Figure 1.

Plant specimens given to students for examination: (A) pea seed, (B) seedling mix, and (C) single freshly cut leaf.

Figure 1.

Plant specimens given to students for examination: (A) pea seed, (B) seedling mix, and (C) single freshly cut leaf.

Other materials may be included as alternatives or in addition to those used here. Materials included in the sample tray should include a variety of organizational levels both above and below the level of a single whole organism. Anything below the level of an individual (e.g., a maple leaf, which is an organ) will not meet all the requirements of a living organism, and this provides diversity for the answers to the first question on the worksheet.

Classroom Preparation

Before beginning this exercise, instructors should introduce the concepts of structural complexity and criteria for being a living organism (Table 1). Typically I do this with a classroom discussion. I ask students “What is biology?” and then probe deeper into their answers with the question “What does it mean to have life?” I often use a smartphone (does it have life?) to stimulate ideas. Other objects or activities can be used to generate a similar discussion (MacKenzie, 2006; Prud’homme-Généreux, 2013). As a class we share ideas, and I write a list on the board. We then evaluate and modify the list to ensure that each item meets the criteria for scientific evidence. Once this is done, I discuss the structural complexity of living organisms and hierarchical organization. We begin with atoms and work up to the biosphere. I introduce the theory that all life is made up of one or more cells.

Execution

Next, I ask students to consider the specimens in their tray and determine whether each of their specimens can be considered “a living organism” according to the criteria on the board, and secondly at what organizational level the specimen should be placed. Students are encouraged to discuss their ideas with their neighbor, and then record their own decision on their worksheet (Figure 2) along with a brief explanation of their scientific evidence or reasoning. This usually takes students 10 to 15 minutes.

Figure 2.

Worksheet provided to students.

Figure 2.

Worksheet provided to students.

Debriefing

After students have sufficiently completed the worksheet, I debrief the class by discussing the answers. I take each specimen in turn and prompt students to share their observations of their specimens. I show how these observations, combined with our life criteria and organizational hierarchy, can be used to evaluate and articulate the nature of each specimen. I also point out common alternative conceptions that students may have (Table 2) and explain how our observational evidence fails to support those ideas. For example, in a recent college-level introductory biology class for non–science majors, one quarter of the students classified the pea seed as being a single cell, and over half of them classified it as being “not a living organism.” In this same class, over a third of students classified a cut leaf as a “living organism.” A freshly cut leaf is composed of cells, contains DNA, and is capable of assimilating energy; therefore, it can be considered at the moment to be “alive.” However, a single leaf usually cannot reproduce, cannot maintain homeostasis, cannot independently maintain life, and does not meet all of our definitions of a “living organism.” The pea seed, however, does meet all the criteria and is, in fact, an entire multicellular organism. This can be reinforced with a soaked seed (any seed can be used, but bean seeds work well) that, when split open, shows the embryonic plant between the nutritive cotyledons.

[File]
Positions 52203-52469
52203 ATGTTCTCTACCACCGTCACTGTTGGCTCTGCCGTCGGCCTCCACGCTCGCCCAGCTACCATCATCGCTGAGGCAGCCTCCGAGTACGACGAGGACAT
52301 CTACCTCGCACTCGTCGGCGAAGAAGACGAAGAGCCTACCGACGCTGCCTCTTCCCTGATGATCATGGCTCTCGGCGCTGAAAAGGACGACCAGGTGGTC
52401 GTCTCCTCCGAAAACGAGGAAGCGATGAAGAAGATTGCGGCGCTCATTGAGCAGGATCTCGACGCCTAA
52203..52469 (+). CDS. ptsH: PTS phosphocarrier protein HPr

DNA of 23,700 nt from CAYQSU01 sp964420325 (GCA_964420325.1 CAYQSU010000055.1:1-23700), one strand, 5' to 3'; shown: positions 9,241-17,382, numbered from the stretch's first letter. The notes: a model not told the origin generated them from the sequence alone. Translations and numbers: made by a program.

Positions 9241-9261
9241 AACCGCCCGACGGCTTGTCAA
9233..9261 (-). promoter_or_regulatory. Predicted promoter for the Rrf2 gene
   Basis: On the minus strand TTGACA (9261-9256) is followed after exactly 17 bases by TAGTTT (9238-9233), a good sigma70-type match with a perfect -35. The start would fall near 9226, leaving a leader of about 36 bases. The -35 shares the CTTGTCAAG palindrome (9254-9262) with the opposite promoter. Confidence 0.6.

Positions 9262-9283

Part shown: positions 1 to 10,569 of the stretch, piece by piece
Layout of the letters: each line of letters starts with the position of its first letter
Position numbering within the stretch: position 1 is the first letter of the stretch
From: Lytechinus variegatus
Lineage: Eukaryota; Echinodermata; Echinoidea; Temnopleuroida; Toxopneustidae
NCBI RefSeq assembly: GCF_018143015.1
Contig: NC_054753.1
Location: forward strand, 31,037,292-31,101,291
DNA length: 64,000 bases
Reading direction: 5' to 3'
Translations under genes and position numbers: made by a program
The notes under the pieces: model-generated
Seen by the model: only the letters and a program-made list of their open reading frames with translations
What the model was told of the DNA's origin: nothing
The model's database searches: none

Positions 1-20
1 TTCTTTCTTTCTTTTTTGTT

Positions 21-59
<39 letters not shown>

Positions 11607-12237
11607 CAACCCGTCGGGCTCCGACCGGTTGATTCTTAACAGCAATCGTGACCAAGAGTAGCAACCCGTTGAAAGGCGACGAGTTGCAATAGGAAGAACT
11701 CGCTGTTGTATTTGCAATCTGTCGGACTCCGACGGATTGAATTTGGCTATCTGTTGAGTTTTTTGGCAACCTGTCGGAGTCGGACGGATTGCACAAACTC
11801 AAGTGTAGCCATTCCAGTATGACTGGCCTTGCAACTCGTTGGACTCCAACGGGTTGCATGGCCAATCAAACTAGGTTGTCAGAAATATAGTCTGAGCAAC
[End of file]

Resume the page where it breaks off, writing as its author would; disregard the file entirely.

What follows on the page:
Table 2.

Angiosperm specimens, their classification, and common alternative student conceptions recorded by non–science majors in an introductory biology class.

SpecimenLiving Organism(s)?Organizational LevelCommon Alternative Conceptions
Leaf No – does not meet all criteria Organ Commonly said to be a “living organism.” Often classified as a single tissue, a multicellular organism, or at a higher structural level. 
Seed Yes – meets all criteria Multicellular organism Commonly classified at a lower structural level, most commonly as a single cell. Also often said to not be a “living organism” and not capable of responding to stimuli. Often elicits concepts of spontaneous generation – “the seed is not a living organism but can grow into a living organism.” 
Seedling mix Yes – meets all criteria Community (or ecosystem, if the abiotic soil-and-water component is considered) Commonly said to be a population or a single multicellular organism. 
SpecimenLiving Organism(s)?Organizational LevelCommon Alternative Conceptions
Leaf No – does not meet all criteria Organ Commonly said to be a “living organism.” Often classified as a single tissue, a multicellular organism, or at a higher structural level.